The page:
THE light at the end of the tunnel, according to the old office adage, was in fact the beam of a torch held by someone coming along with more work to do.
How many times have we experienced that? We think we’re getting somewhere and then BANG! Something else jumps out in front of us to remind us that there’s still a lo-o-o-o-ong way to go.
I remember one of the first times I did the Great North Run. Having kidded myself for around 11-and-a-half miles that I was a fine specimen of an athlete worthy of taking part in the world’s biggest half-marathon, I was given a rude awakening by a man dressed up as a dalmatian who nonchanantly jogged passed me carrying ghetto blaster with Who Let The Dogs Out blaring out.
What made it worse was that he even stopped for a glass of beer proffered by an amused spectator, then trotted past me again as I coughed, limped and spluttered my way towards the finish.
It was the rude awakening I didn’t want as I headed toward the big sign that read ‘Finish’. I was nearly there but there was much more still ahead of me.
And that’s what this outbreak of wintry weather has been like.
Now I don’t want to go overboard about it like some folk have. I read a message on an online social media site at the weekend which read: “Is it snow we’re expecting this weekend or Armageddon – because reading Facebook and Twitter you’d think it was the latter.”
It was after all a bit of snow. That’s what happens in winter – it gets cold and we get snowflakes instead of rain. It happens every year and it shouldn’t surprise us, although some people seem to greet a bit of the white stuff with same astonishment as finding a Geordie with a coat on.
But I digress.
My point is that last week the Premier League speedway fixtures were – finally – announced, and that had us methanolheads scribbling frantically in our diaries amid daydreams of forthcoming fixtures and jaunts around the country to follow our team.
I’ll be honest – as a member of Her Majesty’s press corps, I was able to peruse the Redcar Bears fixtures a little earlier than most.
But once they were there in black and white for the world to see, I couldn’t stop my mind racing to thoughts of away trips to come. Covering speedway isn’t just a job to me you see, it’s a way of life. A blooming good one at that.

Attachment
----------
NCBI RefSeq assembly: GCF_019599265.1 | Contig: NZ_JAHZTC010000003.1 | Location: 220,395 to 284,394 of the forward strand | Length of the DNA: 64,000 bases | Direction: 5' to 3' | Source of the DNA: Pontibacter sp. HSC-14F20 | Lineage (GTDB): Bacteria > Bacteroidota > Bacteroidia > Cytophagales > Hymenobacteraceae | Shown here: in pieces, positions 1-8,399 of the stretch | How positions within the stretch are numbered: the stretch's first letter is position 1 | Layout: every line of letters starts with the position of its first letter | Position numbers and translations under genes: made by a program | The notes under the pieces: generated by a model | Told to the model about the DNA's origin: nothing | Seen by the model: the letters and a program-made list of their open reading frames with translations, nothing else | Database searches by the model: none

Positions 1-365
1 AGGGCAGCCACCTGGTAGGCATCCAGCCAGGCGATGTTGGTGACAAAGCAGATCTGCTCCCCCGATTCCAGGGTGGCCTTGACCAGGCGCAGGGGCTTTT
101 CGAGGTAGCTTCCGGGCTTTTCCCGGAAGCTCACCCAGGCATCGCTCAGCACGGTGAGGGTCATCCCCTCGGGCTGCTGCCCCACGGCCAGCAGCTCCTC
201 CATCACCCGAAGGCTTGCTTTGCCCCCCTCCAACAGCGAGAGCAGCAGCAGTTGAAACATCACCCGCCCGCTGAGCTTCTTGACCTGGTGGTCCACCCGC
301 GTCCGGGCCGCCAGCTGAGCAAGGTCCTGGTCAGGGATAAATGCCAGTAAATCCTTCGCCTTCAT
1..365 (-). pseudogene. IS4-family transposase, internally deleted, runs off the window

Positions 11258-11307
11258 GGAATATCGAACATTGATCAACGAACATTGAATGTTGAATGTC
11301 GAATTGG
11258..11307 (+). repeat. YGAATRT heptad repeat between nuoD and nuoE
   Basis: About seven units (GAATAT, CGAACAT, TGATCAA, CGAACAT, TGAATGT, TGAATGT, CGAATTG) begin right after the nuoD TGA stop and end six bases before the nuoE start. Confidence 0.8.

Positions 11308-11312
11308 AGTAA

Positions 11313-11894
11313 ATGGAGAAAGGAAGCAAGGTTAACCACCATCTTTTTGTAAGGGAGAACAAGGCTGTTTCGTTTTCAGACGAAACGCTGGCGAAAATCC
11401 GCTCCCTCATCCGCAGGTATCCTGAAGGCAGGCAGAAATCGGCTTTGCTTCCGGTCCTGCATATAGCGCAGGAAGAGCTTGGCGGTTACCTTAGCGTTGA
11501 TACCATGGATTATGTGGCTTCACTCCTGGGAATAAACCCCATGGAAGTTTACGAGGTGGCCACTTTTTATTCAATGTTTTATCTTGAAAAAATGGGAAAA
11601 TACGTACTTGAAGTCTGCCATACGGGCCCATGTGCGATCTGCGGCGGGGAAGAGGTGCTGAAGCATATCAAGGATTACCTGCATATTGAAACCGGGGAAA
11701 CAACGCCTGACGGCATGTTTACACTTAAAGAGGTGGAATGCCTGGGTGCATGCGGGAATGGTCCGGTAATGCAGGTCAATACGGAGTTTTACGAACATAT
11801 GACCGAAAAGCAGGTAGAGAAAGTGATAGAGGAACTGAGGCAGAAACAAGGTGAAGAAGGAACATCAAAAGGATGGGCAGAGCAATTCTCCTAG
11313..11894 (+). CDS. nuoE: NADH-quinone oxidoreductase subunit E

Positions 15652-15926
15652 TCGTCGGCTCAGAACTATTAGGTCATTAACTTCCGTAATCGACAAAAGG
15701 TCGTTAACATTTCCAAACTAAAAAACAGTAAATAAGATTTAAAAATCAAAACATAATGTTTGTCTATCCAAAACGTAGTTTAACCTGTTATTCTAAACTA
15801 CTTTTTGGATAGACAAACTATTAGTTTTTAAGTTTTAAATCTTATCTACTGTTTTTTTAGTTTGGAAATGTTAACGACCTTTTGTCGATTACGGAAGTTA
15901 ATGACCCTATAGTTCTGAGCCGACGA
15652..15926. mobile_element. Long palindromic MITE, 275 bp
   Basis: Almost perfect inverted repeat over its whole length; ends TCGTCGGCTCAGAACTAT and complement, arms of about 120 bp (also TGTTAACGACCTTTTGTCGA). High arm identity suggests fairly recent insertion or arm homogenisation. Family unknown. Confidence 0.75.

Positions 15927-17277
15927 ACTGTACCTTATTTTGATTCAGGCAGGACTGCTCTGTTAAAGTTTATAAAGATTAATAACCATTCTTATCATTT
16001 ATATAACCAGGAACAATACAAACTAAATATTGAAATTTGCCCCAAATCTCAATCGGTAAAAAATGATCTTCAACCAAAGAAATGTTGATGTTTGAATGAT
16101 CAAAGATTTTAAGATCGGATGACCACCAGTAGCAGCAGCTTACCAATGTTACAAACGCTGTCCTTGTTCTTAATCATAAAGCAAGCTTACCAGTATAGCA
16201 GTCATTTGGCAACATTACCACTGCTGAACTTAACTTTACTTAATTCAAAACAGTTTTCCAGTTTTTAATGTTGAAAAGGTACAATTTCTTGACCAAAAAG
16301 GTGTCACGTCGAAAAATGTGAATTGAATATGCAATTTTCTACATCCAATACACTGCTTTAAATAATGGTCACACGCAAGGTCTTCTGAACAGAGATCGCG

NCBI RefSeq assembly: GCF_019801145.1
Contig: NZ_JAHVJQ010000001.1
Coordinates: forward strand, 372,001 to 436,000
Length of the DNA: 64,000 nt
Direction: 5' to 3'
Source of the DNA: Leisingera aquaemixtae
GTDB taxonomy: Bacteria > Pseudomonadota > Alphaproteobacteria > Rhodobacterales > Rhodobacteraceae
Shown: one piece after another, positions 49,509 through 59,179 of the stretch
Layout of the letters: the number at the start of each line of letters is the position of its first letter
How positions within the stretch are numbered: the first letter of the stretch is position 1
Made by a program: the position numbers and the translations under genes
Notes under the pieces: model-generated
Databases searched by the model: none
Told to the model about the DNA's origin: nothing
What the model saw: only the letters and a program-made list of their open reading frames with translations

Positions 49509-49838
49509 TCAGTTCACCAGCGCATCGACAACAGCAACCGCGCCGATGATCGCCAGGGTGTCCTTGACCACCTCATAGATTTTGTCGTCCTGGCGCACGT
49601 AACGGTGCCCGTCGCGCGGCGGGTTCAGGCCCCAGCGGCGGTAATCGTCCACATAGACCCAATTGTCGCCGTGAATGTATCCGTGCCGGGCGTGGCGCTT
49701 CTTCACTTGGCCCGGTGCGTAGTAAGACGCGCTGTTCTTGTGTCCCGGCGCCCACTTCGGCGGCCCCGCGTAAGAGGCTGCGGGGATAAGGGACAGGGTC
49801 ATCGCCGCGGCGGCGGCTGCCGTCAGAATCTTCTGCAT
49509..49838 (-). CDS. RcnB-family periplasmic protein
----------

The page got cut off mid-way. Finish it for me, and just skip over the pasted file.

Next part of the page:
No trip to Sheffield is complete without some pre-meeting scran at the Pizza Hut across the road, the chippy near Berwick’s track serves amazing kebabs and Glasgow’s fans are legendary – although I’d advise you not to get in a round with wee George.
I’m also looking forward to going to Rye House, and not just because they were my team as a kid.
No, it’s also because I recently because re-connected to an old mate of mine who is a regular at the Rye. Not only is he a great bloke, he also has nature-defyingly long toes which were often a source of much discussion back in the day.
Indeed after a beverage or two we’d often be heard chanting “get your toes out for the lads” although I’m much more mature now of course. On one famous journey to the World Final at Vojens he had a whole Denmark-bound ferry marveling at his bar-room Toe Show.
The announcement of the fixture calendar practically feels like start of the season and when it comes during a ridiculously mild winter you can almost feel the sweet scent of burning methanol and castor oil in your nostrils, taste the chilli sauce on that Tweedside kebab and see those toes twinkling in the glare of the floodlights.
Then down comes the snow and in sets the harsh reality that there are several weeks ahead of us before we can think of seeing our first shalesport action of 2012.
With the snow came the reality check that it’s still early February and the tapes don’t rise until mid-March. There’s still a long way to go.
Snowball fight anyone?